Remember The Little Things

NGLI, altar, candle, group facilitation, center, "it is what it is", pastors

Yesterday I spoke with one of the participants from the last NGLI (Next Generation Leadership Initiative). Joyful catching up.

My friend was sharing what she loved from that week of time together. She was sharing what she uses. Again, joyful.

  • Flipchart sticky notes (invites mobility)
  • Candle (invites presence)
  • Altar (invites the sacred)
  • Check-In that brings people into the room (invites community)

Little things. Yet big things.

Because the big thing of that week was our theme — Relational Leadership. And going together with mind, heart, belly.

Each of these four landed as something important for her. That created connection. That created learning.

Fun to hear. Fun to know her appreciation. Helpful for me to remember that it’s often the little things. That give us path to the big things.

What of Order, Disorder, Reorder?

Richard Rohr, wisdom pattern, order disorder reorder, contemplative knowing

I was recently gifted a few Richard Rohr books (thank you Meg). This one above, The Wisdom Pattern, is one that I read on the weekend.

Delightful!

Has me thinking about a few upcoming groups I’m working with.

Richard Rohr suggests many things in this book that I found moving. Most fundamentally, he invites coming to further relationship with this natural phenomenon of inherent change.

Order is a state. Disorder is natural. Not a failure as one might so readily accept from industrial aged belief systems of the past 125 years. And then reorder too is natural. All organizes. As Meg often teachers, all organizes around a self and identity (self-organization).

Well, oodles more worth exploring.

This one passage is one that stood out to me.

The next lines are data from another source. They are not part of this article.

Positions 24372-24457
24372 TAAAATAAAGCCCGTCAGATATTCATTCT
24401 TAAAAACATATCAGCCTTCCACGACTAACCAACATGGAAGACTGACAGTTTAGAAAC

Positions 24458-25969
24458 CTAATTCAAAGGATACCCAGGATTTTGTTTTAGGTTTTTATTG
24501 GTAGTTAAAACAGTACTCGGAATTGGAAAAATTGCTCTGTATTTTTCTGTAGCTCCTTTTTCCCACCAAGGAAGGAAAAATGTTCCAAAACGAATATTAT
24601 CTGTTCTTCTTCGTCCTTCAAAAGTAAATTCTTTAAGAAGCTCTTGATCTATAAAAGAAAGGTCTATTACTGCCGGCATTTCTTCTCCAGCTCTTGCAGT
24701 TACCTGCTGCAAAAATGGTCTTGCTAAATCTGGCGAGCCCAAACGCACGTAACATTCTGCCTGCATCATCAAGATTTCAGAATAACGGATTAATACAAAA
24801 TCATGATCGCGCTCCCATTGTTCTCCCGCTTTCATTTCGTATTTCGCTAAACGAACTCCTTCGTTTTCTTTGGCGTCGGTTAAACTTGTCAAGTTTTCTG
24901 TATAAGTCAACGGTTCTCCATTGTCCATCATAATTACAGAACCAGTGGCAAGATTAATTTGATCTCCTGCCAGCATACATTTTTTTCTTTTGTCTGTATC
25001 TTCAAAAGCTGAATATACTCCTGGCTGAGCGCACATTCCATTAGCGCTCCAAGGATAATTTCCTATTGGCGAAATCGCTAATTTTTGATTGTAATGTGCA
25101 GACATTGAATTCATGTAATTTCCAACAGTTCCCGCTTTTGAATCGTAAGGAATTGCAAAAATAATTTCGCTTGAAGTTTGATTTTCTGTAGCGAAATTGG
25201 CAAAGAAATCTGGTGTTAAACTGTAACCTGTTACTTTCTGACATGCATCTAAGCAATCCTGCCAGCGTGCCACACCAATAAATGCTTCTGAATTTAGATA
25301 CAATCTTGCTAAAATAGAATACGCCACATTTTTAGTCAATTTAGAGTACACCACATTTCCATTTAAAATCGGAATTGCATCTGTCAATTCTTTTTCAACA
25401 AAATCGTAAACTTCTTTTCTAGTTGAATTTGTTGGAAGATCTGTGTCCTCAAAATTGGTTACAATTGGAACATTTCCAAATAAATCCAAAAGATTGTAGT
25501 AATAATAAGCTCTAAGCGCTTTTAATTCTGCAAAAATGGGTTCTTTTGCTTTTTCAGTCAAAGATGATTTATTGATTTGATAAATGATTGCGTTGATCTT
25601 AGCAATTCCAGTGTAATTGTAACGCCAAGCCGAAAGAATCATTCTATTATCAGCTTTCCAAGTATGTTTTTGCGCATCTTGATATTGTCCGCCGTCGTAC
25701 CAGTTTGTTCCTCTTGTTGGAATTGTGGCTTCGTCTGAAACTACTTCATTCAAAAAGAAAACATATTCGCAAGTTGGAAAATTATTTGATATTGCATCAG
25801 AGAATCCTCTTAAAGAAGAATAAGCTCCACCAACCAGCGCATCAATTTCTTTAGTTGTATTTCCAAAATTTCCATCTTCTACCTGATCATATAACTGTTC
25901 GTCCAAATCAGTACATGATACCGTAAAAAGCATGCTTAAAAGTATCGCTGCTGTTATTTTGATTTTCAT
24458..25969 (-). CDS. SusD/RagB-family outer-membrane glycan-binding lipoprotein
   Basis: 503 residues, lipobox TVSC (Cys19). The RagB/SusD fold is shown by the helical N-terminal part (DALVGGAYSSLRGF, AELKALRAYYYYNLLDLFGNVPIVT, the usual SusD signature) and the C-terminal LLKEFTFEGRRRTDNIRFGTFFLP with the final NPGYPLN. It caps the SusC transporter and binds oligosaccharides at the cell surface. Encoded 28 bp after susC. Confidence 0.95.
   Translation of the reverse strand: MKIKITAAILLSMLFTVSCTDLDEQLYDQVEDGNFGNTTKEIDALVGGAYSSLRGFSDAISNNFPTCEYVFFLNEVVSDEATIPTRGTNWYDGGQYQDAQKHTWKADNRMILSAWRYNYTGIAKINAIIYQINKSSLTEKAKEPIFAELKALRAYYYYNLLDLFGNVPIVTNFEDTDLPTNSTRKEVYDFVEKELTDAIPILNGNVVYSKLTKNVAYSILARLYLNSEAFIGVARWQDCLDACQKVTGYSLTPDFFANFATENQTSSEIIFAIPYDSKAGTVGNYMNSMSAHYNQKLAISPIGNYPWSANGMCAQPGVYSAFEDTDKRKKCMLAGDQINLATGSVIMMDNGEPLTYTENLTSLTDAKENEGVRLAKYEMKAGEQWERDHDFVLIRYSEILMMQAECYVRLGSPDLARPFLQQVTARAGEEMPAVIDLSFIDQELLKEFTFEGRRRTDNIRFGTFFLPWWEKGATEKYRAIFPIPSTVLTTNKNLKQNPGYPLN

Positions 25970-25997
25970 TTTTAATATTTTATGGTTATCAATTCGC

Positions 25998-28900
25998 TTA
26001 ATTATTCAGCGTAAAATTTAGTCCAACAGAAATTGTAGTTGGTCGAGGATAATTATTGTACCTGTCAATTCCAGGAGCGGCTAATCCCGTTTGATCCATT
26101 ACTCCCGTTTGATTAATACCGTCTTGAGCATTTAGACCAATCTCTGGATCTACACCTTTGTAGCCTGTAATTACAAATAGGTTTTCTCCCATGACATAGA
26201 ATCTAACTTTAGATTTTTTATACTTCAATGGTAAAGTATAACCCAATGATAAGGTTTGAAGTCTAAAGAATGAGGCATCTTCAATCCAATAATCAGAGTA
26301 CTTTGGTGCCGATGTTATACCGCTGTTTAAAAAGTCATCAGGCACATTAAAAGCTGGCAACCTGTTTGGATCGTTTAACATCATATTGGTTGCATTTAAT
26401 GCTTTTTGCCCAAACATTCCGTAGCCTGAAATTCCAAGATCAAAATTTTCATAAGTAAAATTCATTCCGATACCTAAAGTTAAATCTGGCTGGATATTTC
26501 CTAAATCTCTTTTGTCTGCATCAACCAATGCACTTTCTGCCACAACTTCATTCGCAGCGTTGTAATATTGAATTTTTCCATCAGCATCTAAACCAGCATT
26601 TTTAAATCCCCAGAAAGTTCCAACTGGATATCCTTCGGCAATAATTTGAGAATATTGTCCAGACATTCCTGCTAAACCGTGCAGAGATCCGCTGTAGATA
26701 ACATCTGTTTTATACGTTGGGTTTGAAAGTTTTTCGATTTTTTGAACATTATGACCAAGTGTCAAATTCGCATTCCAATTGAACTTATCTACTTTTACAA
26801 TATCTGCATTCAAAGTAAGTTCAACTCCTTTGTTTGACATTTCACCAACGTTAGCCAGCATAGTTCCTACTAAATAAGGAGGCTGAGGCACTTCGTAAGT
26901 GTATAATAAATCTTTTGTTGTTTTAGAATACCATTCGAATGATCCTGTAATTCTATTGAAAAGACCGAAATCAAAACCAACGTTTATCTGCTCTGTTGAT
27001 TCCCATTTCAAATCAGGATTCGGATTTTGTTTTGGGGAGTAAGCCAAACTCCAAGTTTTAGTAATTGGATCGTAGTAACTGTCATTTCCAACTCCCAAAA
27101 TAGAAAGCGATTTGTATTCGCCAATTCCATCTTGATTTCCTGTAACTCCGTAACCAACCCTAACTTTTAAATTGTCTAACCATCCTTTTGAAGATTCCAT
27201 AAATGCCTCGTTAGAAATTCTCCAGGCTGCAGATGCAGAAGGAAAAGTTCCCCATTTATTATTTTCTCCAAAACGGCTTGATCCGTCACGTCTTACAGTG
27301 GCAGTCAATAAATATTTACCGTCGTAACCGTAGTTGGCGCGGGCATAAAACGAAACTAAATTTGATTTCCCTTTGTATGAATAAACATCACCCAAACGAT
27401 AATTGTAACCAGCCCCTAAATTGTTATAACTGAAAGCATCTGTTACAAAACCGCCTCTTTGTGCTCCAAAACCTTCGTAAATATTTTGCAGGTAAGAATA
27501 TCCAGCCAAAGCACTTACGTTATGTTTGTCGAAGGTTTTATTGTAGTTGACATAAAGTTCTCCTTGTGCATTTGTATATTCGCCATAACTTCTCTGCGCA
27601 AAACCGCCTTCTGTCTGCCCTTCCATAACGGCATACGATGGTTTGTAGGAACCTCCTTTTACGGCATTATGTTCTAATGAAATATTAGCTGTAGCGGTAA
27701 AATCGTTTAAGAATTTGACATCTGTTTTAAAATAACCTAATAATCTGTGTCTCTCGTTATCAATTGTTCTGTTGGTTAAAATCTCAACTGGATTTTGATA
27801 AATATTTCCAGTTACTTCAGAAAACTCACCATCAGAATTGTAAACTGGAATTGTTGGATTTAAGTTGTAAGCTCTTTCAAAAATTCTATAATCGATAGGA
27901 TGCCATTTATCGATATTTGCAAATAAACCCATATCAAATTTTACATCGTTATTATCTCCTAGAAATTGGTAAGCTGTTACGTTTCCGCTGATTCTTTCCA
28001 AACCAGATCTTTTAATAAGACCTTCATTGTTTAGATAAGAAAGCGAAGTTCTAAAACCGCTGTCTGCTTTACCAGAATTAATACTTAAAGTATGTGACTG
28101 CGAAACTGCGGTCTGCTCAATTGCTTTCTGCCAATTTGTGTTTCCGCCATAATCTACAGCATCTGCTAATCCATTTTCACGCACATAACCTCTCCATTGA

In order to reconstruct, we need to be open to something more than cerebral, rational knowing. We need to move toward a more spacious, contemplative knowing. We need to move beyond the dualistic, seesawing mind that makes quick judgements, beyond the self and its own self-interest, beyond the win / lose and either / or worldviews.

Richard Rohr, The Wisdom Pattern (p 121)

For inspiration on a Monday.

Celebrating Bloom

peonies personal garden celebrating bloom early

Peonies were important in my growing up years. That was the 60s and 70s. In Edmonton, Alberta. They were important flowers to my Mom, Myrna. And to my Grandma, Fern. In rather scarce times, flowers like this were our abundance. It’s what we had. It’s what we celebrated.

This particular peony above is a gift last year from my friend Meg. I celebrate it too. Now with its many buds about to burst to hand-wide pinks and whites. And planted at our home where Dana and I flower our 60-something love.

There is a blooming instinct in most of us, isn’t there. Whether in the growing that happens as young people, or in the growing that happens in last thirds. It’s a desire to flower. To be appreciated. To offer beauty. It’s a desire to contribute to systems and circumstances with joy. To contribute in a way that affirms life. And celebrates bloom.

Yah. Excited about these peonies. And all this life growing.

New Stories, New Possibilities

I loved so much about the call that I participated in yesterday. With NewStories. With Bob Stilger. With Z. And Ally. And the 25 others that gathered.

We were celebrating Bob, who just turned 75. We were witnessing NewStories in a next chapter. We were listening to an invitation to do deep and meaningful community work.

This gathering included check-in on what we celebrate. For me, I named that I’m celebrating old friends. That includes Bob. Our early Berkana days go back 30 years now. I notice I’m enjoying extra these 30 year friendships and colleagueships. We’ve supported a lot together. And followed some mystery. And found a few next steps.

Bob offered an appreciation yesterday, a belief from the Shinto ways of being — “Everything has life. People. Things. Stones. Foods. Everything. We live in a web of life.”

Yah, that one sings to me. Because it is part of what has connected us over these three decades. A love of learning. Of living. Of leadership that comes from such perspective.

Bob, Z, and Ally shared some of their deepest work — connecting values to principles to actions. To create the deeper ecologies for learning and for living with life.

What a treat. Helps me remember important layers. Stories. Possibilities.